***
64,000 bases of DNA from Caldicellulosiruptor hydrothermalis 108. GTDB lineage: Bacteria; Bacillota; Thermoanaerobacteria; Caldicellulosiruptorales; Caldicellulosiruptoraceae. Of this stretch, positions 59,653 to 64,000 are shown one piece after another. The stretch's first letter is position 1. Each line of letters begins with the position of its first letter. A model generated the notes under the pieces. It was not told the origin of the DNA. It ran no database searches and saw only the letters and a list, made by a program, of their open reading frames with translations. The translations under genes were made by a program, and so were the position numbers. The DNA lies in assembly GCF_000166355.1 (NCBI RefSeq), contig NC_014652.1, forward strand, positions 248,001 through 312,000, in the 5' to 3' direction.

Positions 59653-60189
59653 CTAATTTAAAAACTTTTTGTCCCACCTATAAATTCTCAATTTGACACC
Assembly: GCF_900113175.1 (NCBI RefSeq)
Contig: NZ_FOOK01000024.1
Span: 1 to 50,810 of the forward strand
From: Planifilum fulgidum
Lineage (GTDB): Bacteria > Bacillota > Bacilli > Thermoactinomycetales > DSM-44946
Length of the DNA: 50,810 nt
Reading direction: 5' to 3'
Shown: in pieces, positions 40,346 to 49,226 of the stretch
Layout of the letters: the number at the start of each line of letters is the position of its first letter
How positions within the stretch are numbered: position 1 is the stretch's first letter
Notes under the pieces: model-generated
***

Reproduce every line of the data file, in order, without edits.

64,000 bases of DNA from Caldicellulosiruptor hydrothermalis 108. GTDB lineage: Bacteria; Bacillota; Thermoanaerobacteria; Caldicellulosiruptorales; Caldicellulosiruptoraceae. Of this stretch, positions 59,653 to 64,000 are shown one piece after another. The stretch's first letter is position 1. Each line of letters begins with the position of its first letter. A model generated the notes under the pieces. It was not told the origin of the DNA. It ran no database searches and saw only the letters and a list, made by a program, of their open reading frames with translations. The translations under genes were made by a program, and so were the position numbers. The DNA lies in assembly GCF_000166355.1 (NCBI RefSeq), contig NC_014652.1, forward strand, positions 248,001 through 312,000, in the 5' to 3' direction.

Positions 59653-60189
59653 CTAATTTAAAAACTTTTTGTCCCACCTATAAATTCTCAATTTGACACC
Assembly: GCF_900113175.1 (NCBI RefSeq)
Contig: NZ_FOOK01000024.1
Span: 1 to 50,810 of the forward strand
From: Planifilum fulgidum
Lineage (GTDB): Bacteria > Bacillota > Bacilli > Thermoactinomycetales > DSM-44946
Length of the DNA: 50,810 nt
Reading direction: 5' to 3'
Shown: in pieces, positions 40,346 to 49,226 of the stretch
Layout of the letters: the number at the start of each line of letters is the position of its first letter
How positions within the stretch are numbered: position 1 is the stretch's first letter
Notes under the pieces: model-generated